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Clunie Reid (born Pembury, 1971, lives in London) creates work that exposes and interrogates an acutely contemporary perception of images. Her collages, texts, installations and, most recently, animations often take their source material from contemporary culture manifest in magazines, tabloids and the internet. But rather than serving as a critique of celebrity, Reid’s practice seeks to expose the viewer’s own demands upon the image, and show how this desirous gaze has colonised a multiplicity of images and formats.

For the MAP Commission, Reid has developed a sequence of images that have been appropriated, degraded, or manipulated. Her photographic spreads do not necessarily provide clear entry points of access or breakdown, but rather Reid proposes this simultaneity of images so as a challenge to the viewer. And while the magazine loops images back into their source format, the barrage of sexualised content embodies pornographic gaze. Digital effects—such as repeating pinkish lens flares—hint at a surreal or mesmerizing experience of the eye as it consumes the image, but they also betray the artist’s intervention and thus her presence as both maker and witness of this scenario.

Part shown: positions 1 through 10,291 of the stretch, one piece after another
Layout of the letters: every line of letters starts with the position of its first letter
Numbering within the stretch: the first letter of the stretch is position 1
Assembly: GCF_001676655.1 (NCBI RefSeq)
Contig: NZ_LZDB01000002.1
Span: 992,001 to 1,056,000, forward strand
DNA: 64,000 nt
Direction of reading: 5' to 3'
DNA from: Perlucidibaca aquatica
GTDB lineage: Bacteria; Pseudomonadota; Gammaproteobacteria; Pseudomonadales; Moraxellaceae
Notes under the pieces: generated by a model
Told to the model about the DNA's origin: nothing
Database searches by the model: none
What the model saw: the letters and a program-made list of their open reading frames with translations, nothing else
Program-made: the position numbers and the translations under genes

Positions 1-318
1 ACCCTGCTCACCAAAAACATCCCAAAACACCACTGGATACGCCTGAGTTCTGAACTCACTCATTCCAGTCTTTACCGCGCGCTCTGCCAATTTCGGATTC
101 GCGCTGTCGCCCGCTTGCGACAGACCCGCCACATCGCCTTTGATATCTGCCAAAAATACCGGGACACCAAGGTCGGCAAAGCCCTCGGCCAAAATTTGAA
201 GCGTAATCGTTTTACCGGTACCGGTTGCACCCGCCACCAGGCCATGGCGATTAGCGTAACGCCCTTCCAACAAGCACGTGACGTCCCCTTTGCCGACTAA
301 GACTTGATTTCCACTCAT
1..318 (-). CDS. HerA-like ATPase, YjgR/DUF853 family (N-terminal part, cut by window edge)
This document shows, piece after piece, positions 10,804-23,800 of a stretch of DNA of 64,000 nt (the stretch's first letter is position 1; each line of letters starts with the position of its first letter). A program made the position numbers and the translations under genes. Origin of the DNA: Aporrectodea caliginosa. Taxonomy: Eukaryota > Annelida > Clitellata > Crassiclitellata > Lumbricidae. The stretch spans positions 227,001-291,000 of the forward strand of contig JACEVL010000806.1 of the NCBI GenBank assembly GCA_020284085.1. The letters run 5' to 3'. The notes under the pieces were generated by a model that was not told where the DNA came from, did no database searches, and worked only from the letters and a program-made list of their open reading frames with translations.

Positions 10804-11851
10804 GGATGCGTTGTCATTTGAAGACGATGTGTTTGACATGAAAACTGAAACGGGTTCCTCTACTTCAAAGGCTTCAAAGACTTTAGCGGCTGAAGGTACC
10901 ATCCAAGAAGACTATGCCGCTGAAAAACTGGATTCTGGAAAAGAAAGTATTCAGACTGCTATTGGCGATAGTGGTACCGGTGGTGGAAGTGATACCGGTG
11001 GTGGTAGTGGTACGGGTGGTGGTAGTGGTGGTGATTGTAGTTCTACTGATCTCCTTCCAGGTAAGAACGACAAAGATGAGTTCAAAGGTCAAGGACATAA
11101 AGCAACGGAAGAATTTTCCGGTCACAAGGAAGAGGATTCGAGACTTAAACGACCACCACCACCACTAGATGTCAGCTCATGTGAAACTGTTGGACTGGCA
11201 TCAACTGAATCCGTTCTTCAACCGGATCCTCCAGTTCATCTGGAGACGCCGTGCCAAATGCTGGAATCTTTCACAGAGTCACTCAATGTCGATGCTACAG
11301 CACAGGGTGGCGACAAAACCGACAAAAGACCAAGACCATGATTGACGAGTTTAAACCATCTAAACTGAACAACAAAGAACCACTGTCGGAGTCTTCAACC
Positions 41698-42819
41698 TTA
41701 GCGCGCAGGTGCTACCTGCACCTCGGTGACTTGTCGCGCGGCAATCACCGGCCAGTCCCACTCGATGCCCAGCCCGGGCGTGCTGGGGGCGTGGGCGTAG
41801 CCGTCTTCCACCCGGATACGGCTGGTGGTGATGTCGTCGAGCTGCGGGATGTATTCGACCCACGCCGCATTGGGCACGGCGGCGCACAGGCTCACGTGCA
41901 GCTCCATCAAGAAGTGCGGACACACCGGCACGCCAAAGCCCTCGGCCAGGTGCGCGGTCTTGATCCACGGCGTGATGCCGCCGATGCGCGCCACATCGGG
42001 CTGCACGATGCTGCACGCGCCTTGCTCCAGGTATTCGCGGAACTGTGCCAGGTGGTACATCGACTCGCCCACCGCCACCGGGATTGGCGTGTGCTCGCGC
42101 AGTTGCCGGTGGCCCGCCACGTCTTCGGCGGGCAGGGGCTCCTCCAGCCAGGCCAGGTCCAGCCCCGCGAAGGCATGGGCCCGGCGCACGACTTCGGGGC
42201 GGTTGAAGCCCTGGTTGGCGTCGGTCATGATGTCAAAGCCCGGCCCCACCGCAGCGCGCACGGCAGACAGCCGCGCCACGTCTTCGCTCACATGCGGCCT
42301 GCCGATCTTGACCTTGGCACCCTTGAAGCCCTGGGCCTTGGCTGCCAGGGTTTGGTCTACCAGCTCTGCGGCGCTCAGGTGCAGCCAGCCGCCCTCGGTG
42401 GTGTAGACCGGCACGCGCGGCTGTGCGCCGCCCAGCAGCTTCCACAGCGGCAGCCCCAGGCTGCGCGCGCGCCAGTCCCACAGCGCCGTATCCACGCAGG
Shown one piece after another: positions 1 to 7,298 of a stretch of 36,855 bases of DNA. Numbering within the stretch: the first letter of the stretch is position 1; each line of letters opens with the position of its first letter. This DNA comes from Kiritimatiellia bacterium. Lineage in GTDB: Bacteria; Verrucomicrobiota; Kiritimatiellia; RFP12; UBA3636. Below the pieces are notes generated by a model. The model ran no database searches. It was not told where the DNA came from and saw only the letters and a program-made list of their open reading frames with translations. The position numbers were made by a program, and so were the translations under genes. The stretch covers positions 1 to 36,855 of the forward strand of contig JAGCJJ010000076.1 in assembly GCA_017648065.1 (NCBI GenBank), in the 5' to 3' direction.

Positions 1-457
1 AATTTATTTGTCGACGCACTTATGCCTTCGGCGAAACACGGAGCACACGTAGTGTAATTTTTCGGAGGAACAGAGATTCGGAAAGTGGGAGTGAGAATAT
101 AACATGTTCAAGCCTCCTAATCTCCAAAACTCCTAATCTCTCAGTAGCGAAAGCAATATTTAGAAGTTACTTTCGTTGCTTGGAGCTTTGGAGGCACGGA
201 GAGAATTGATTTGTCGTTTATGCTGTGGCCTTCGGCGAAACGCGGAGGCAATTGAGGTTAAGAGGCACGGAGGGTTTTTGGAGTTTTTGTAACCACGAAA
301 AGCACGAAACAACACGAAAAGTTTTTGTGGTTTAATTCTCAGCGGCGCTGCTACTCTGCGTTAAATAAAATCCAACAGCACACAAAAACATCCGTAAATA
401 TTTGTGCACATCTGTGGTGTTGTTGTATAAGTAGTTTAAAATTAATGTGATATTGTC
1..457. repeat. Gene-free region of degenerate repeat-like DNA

Clunie Reid, October, MOT International, 10 October-7 November; John Jones at Zoo, 16–19 October, London; KARAOKE LIKE, Fotomuseum, Winterthur, 24 October 2009–7 February 2010; Newspeak, State Hermitage Museum, St Petersburg, 24 October–17 January 2010 The artist appears courtesy MOT International